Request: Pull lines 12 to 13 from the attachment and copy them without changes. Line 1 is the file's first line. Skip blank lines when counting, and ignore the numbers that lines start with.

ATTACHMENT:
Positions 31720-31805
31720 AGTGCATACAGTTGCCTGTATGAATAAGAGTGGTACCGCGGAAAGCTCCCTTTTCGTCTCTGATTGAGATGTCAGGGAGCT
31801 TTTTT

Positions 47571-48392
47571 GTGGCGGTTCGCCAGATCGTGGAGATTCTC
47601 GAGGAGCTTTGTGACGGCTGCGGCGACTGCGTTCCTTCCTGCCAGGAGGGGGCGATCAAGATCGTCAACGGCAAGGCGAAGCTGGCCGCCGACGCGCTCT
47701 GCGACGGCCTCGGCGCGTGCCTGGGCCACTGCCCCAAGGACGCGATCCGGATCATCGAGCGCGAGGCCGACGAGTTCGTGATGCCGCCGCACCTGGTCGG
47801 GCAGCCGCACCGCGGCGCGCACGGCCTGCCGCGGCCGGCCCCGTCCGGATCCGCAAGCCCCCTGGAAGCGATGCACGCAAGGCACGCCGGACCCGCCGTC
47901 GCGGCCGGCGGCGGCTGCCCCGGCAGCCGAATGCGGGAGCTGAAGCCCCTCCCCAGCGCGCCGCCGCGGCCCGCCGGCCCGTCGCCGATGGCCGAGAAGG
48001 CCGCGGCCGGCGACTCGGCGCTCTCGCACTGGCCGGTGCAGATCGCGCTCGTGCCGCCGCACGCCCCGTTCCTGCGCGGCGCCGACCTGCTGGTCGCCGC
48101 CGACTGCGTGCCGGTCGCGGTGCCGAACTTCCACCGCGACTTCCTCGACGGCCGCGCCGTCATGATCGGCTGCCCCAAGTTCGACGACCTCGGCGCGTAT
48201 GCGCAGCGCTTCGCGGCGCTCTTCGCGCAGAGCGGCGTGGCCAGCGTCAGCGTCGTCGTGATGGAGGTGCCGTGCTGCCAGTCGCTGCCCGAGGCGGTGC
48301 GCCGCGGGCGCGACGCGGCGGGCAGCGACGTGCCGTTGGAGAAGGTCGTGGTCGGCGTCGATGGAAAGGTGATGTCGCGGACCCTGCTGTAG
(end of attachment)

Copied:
48201 GCGCAGCGCTTCGCGGCGCTCTTCGCGCAGAGCGGCGTGGCCAGCGTCAGCGTCGTCGTGATGGAGGTGCCGTGCTGCCAGTCGCTGCCCGAGGCGGTGC
48301 GCCGCGGGCGCGACGCGGCGGGCAGCGACGTGCCGTTGGAGAAGGTCGTGGTCGGCGTCGATGGAAAGGTGATGTCGCGGACCCTGCTGTAG